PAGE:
POLITICAL PAPIST COLUMNIST
If you follow any Gen-Z bloggers, Instagram or Tumblr accounts or Twitter profiles, you’ve probably seen complaints about the “rich white men” who run the economy, who run for office and who run away from the idea of giving up even a penny of their wealth.
It appears, on the surface, that media users’ condemning sentiment shames these people for their lack of charity, saying that they should share their goods with the rest of society. This is true in some sense; even the Gospels mention how the rich are sometimes poor in compassion and generosity.
However, when the government is dragged into matters of charity — as it is in Socialism — it may be more harmful than helpful. There are three underlying principles of Socialism as identified in Pope Leo XIII’s encyclical “Rerum Novarum,” which I highly recommend you read. I’ll spend the next three articles talking about these principles.
Hot take number one: Socialism relies on envy, which gives way to false charity.
Socialist ideology will have you think that the point is equality of wealth and resources. The “rich white men” prevent economic fairness, don’t you know? They claim that the “wealthy one percent” forces America into unfair social classes. Because one group of people happens to have more goods than another, Socialists break the Ninth Commandment; they promote redistribution of money and property in hopes of gaining more for themselves. Why? They believe themselves entitled to the same wealth as the “upper crust” and believe the government should play God by doling out boons. Socialism thrives on the envy and greed of humanity.
When the government gets involved, there is no leveling of the playing field. Instead, the government taxes the living daylights out of anyone who has the diligence and blessing to have a well-paid position and takes away their rightful property. Whether you like it or not, the government will remove a large portion of your hard-earned salary and direct it toward whatever program it deems deserving.
Check Russia and Cuba as examples of Socialism’s lovely effects. See how well the taxes worked in sharing … what? Not wealth but poverty and squalor because the politicians took control of money and property, and thereby the people. There was no compassion for the poor; there was no charity. Who are we to think America — with its corrupt senators, disdain for the Constitution and lack of personal charity — will be any better?
I fear the day that Catholics see the needy and do not think, “It is my duty as a fellow human being to love my neighbor as myself, as the Lord commanded,” but instead say, “I don’t need to do anything; the government will probably take care of it.”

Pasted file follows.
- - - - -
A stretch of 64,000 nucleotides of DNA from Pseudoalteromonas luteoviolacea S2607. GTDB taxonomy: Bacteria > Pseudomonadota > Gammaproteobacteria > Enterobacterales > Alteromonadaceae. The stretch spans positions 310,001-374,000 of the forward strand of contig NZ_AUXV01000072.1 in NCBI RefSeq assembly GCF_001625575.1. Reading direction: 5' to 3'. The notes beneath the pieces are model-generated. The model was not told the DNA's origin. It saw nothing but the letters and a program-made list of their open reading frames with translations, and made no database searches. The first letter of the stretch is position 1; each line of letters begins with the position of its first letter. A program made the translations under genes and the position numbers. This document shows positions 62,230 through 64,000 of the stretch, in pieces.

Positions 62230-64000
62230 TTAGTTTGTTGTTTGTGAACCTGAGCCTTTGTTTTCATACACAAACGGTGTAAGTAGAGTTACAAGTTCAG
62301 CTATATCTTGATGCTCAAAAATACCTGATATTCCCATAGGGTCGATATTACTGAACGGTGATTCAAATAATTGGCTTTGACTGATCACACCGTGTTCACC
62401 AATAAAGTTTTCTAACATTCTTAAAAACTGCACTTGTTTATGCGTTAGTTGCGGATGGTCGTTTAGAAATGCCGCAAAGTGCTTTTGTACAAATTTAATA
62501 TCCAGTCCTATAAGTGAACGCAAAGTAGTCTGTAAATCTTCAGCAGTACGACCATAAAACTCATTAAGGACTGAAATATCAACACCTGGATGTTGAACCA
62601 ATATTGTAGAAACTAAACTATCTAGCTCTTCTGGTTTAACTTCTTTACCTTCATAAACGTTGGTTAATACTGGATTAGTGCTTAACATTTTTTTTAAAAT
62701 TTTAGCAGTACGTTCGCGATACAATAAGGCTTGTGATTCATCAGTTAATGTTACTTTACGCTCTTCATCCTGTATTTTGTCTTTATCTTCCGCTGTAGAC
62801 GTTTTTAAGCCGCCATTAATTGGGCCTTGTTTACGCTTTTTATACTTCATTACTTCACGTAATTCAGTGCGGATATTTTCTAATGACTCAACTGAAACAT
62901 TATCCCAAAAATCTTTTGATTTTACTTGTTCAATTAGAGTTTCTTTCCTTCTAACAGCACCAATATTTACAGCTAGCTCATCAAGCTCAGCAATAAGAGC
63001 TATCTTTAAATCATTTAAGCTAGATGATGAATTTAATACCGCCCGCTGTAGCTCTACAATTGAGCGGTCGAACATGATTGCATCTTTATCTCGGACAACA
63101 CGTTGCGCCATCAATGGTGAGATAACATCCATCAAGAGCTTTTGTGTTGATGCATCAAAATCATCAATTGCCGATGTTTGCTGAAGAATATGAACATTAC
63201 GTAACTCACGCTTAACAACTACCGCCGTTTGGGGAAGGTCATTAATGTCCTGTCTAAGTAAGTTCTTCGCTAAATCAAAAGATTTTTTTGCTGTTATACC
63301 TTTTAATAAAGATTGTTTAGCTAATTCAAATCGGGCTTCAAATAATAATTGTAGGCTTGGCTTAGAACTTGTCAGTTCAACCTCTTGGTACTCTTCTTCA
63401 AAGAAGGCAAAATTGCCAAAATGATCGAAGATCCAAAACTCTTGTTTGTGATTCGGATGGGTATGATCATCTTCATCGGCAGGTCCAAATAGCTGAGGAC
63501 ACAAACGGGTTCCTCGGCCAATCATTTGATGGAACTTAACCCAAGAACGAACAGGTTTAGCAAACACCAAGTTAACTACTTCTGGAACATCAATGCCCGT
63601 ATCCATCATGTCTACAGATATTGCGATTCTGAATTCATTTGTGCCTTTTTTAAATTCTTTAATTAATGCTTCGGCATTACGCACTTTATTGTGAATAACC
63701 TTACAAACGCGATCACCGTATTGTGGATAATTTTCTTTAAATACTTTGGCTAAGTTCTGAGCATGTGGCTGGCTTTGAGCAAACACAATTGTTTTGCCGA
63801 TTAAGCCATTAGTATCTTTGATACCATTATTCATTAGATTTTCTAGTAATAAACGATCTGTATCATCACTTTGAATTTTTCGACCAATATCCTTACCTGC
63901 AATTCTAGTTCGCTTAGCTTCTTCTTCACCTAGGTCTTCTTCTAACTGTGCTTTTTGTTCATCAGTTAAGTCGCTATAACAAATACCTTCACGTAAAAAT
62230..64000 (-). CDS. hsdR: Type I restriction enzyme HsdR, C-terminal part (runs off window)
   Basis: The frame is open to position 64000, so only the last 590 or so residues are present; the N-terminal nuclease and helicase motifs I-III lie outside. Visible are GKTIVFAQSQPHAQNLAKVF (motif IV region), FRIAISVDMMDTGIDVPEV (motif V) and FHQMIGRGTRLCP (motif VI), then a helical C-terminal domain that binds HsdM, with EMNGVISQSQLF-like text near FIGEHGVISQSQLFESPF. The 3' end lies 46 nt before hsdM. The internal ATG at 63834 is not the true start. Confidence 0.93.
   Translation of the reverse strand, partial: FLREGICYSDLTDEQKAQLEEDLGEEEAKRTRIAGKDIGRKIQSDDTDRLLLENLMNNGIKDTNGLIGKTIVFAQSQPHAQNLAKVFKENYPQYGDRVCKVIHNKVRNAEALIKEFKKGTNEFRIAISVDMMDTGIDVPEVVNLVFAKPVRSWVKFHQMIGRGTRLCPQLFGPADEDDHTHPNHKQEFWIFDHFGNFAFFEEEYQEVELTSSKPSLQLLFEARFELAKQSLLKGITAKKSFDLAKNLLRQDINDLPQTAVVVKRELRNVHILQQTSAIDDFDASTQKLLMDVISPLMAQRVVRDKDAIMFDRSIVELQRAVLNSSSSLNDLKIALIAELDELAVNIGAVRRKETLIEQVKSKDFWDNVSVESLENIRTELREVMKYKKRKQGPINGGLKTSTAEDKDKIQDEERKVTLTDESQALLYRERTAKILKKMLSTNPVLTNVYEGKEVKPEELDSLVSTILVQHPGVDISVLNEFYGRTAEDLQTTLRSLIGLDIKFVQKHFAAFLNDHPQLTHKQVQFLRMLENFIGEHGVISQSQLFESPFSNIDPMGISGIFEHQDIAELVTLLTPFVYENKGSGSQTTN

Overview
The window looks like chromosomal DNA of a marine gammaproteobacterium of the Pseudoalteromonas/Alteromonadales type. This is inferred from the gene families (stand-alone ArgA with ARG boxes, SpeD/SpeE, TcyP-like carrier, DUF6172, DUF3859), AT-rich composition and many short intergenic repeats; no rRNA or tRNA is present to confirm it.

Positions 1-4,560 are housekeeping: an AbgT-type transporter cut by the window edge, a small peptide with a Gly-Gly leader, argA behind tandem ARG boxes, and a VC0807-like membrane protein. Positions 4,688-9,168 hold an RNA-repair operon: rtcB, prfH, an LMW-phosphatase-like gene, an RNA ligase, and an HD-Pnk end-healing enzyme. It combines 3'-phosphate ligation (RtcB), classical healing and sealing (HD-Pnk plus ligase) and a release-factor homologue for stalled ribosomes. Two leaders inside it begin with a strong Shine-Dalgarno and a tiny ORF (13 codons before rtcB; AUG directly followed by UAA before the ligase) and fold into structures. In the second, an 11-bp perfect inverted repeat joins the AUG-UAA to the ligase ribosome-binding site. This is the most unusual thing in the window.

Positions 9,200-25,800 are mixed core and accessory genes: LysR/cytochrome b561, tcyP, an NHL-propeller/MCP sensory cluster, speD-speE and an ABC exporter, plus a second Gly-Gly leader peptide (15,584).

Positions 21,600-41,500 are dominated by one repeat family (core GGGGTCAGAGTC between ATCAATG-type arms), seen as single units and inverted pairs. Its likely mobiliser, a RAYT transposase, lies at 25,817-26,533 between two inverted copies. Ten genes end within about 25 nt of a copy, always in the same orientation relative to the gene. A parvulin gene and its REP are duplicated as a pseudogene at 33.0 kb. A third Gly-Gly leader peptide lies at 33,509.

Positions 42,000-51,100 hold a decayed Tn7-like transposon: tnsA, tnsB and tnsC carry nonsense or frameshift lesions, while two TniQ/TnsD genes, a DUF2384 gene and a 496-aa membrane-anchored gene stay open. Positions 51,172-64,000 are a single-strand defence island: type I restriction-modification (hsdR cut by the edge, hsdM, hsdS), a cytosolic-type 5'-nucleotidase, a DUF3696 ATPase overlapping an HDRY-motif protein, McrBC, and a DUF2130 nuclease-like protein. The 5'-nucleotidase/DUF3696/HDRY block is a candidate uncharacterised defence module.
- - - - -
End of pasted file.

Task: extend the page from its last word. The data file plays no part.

It is not the government’s role to steal from the successful to give to the less fortunate. Catholics should assist the impoverished out of compassion, not through the government’s taxes, which conveniently diminish our responsibility to practice charity in our daily lives. Moreover, envy is a sin expressly condemned by sacred Scripture and sacred tradition. Instead of bitterly envying the goods that others have, Catholics should thank the Lord for the gifts they have.
I like to envision St. Francis and his friars, the poorest of the poor — after whom our university is named — who were satisfied by their portion. There was no envy, only charity, for they knew that material goods were not as important as spiritual goods. I like to think, too, of the impoverished widow who tithed all her money out of love for God. She did not envy the rich Pharisees who gave much out of love for themselves. Their spiritual state was more destitute than her material state could ever be. And may we always ask St. Vincent de Paul, the patron of charitable societies whose feast day was last week, for proper discernment in serving the poor!
If none of this convinces you, the bottom line is that Socialism has been formally condemned by the Church, meaning the faithful should not, in good conscience, support it. Socialism and Catholicism are not compatible, for the former hinders the true charity of the latter and is born from envy and greed … and that’s only the beginning.
Thus, I challenge Catholics to examine their relationship to those wealthier than they. What do you value most? Are you charitable with your time, talent and treasure, even if you have very little of it? Are you poor in possessions, or in faith?